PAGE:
Sekarashika, yajorashika: related etymologies?

  1. 7 years ago


    Mar 2014 Administrator
    Edited 6 years ago by Zachary

    Throughout the whole of Japan, there are countless ways of telling others to be quiet or that they're being a nuisance, as can be seen in JLect's category on Annoyance . Two of them that stand out, however, are the Kyushu expressions せからしか sekarashika and やじょらしか yajorashika, and their numerous variations:


    • Sekarashii
    • Sekarashi


    • Yajoroshi
    • Yazoroshi
    • Yazeroshi
    • Yazerashii
    • Yajoroshika
    • Yazerashika
    • Yajerashika
    • Yajirashika
    • Yazekurashika
    • Yagurashika

    Ignoring the adjectival ending -ka or -i, the main recurring theme is that both terms incorporate the suffix -rashi-, which functions more or less like the suffix "-like" in English. For example, 女らしい onna-rashii could be translated as "ladylike" or "womanly". Thus, given that it turns another word into an adjective, we would expect the roots seka- and yajo- (or variants thereof) to be connected to something else. But what could they be related to?

    After a doing a search in a standard Japanese dictionary, I happened to come up with the following two possibilities that are semantically related:

    • せいか【生家】 "one's parents' home"
    • やじょう【耶嬢】 "father and mother"

    Could it be possible that both expressions allude to one's parents or parents' home? And thus, by saying sekarashika or yajorashika, one would literally be telling another that they're "acting like (one's) parents"? It's an interesting possibility and I don't think it's impossible if we were to assume a semantic shift from "bossy/demanding"or "always yammering" to "annoying".

  2. Miyukwa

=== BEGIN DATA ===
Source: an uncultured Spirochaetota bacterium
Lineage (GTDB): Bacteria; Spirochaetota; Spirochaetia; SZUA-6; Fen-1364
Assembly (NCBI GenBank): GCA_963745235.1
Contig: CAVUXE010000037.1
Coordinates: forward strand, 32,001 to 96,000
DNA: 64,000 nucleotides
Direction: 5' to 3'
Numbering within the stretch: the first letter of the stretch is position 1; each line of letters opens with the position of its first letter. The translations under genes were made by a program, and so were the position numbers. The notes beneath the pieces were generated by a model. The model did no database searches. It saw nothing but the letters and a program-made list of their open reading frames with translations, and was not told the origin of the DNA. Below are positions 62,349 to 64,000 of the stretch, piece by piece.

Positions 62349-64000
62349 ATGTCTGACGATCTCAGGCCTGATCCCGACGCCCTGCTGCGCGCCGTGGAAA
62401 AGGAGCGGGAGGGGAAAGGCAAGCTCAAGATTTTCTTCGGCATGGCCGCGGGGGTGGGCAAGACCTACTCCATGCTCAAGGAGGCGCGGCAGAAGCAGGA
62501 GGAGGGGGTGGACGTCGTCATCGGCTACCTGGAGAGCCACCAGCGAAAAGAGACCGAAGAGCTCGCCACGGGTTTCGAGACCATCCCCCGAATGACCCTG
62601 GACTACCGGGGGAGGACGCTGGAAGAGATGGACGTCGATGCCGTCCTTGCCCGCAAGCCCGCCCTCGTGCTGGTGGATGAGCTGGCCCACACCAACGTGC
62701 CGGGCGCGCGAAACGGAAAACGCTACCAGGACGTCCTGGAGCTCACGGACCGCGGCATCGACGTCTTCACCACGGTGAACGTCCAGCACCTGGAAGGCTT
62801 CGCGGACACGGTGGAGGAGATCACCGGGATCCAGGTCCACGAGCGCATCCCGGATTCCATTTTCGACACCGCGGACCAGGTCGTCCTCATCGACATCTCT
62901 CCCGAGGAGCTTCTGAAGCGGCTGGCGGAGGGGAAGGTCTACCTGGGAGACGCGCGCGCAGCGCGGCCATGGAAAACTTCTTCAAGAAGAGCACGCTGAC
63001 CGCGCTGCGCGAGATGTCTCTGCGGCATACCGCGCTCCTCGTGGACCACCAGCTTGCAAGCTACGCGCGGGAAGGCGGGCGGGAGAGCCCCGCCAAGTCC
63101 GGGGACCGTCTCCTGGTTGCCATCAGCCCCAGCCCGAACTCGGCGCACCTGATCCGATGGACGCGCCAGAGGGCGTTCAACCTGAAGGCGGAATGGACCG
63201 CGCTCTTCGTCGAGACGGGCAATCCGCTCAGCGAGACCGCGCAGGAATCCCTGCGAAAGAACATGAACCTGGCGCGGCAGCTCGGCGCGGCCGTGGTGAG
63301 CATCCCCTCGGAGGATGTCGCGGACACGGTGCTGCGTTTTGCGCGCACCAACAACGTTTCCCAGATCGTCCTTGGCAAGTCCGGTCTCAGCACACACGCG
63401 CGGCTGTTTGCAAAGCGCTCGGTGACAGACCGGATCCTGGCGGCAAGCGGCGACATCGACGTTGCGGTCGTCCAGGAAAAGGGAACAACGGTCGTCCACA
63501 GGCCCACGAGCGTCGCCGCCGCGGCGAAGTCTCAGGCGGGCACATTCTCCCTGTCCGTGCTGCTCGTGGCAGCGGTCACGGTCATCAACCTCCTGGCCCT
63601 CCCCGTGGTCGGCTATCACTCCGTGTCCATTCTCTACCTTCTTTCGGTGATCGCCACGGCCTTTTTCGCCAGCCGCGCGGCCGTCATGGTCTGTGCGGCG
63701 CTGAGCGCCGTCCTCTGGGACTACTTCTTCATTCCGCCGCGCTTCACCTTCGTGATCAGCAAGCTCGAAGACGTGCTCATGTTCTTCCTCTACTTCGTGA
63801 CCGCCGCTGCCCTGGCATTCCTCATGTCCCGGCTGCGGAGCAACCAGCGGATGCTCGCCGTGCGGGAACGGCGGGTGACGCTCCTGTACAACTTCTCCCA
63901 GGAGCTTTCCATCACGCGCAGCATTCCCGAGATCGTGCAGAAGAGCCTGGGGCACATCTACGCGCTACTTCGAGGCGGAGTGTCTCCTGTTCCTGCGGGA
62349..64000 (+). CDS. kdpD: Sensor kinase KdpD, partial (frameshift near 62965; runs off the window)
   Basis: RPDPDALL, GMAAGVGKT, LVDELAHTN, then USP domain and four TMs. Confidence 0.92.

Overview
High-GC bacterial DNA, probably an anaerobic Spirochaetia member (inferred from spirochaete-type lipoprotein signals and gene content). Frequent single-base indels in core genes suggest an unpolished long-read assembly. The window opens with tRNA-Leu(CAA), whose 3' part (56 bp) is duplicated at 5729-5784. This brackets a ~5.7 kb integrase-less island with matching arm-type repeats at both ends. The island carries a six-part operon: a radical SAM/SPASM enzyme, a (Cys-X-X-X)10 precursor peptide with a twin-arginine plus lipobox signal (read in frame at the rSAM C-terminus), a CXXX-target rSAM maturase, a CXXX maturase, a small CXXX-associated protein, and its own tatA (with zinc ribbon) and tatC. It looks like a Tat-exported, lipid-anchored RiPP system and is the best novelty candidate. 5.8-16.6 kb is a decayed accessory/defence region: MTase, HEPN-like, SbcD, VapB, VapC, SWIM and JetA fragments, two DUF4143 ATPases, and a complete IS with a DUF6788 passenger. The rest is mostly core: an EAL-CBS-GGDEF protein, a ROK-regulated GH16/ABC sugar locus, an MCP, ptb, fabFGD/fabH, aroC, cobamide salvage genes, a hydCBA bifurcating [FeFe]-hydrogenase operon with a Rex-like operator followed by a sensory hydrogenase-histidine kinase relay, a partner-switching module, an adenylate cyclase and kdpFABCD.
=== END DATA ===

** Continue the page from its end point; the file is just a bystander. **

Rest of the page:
Jul 2014 Daejeon, Republic of Korea

    In the Japanese–Portuguese Dictionary of 1603, the word sekarashii is glossed "to be busy". As can be inferred from the kanji used, seika means "the house of one's birth, birthplace"; therefore, I consider the derivation of sekarashii from seika is unconvincing.

  3. Zachary

    Jul 2014 Administrator
    Edited 7 years ago by Zachary

    Hm, I don't have access to the Nippo Jisho, but assuming you're correct in the historical meaning given, then it may be likely that せからしい sekarashii is related to the Japanese adjectives せわしい【忙しい】 sewashii and いそがしい【忙しい】 isogashii "busy; hectic", especially considering that いそぐ【急ぐ】 isogu "to hurry" apparently becomes せぐ segu in some dialects like Aomori . In fact, judging from this website , I'm now thinking that やぞらしい yazorashii and its variants could be cognate with sekarashii. Perhaps the historical form goes back to something like *yasokurashii or *yesokurashii? Just a thought.

  4. Miyukwa

    Jul 2014 Daejeon, Republic of Korea

    As I am not knowledgeable about dialects of Japanese, I didn't know that isog- 4 becomes seg- in certain dialects. Your derivation of those words from isog- 4 root is very nice, I think.

    As you may already know, there are certain alterations in Japanese involving i (< *yi) and yV: i.e. the likes of ine and yone. So I agree with you that sekarashii and yazorashii might ultimately share the same etymology.

  5. Zachary

    Jul 2014 Administrator
    Edited 7 years ago by Zachary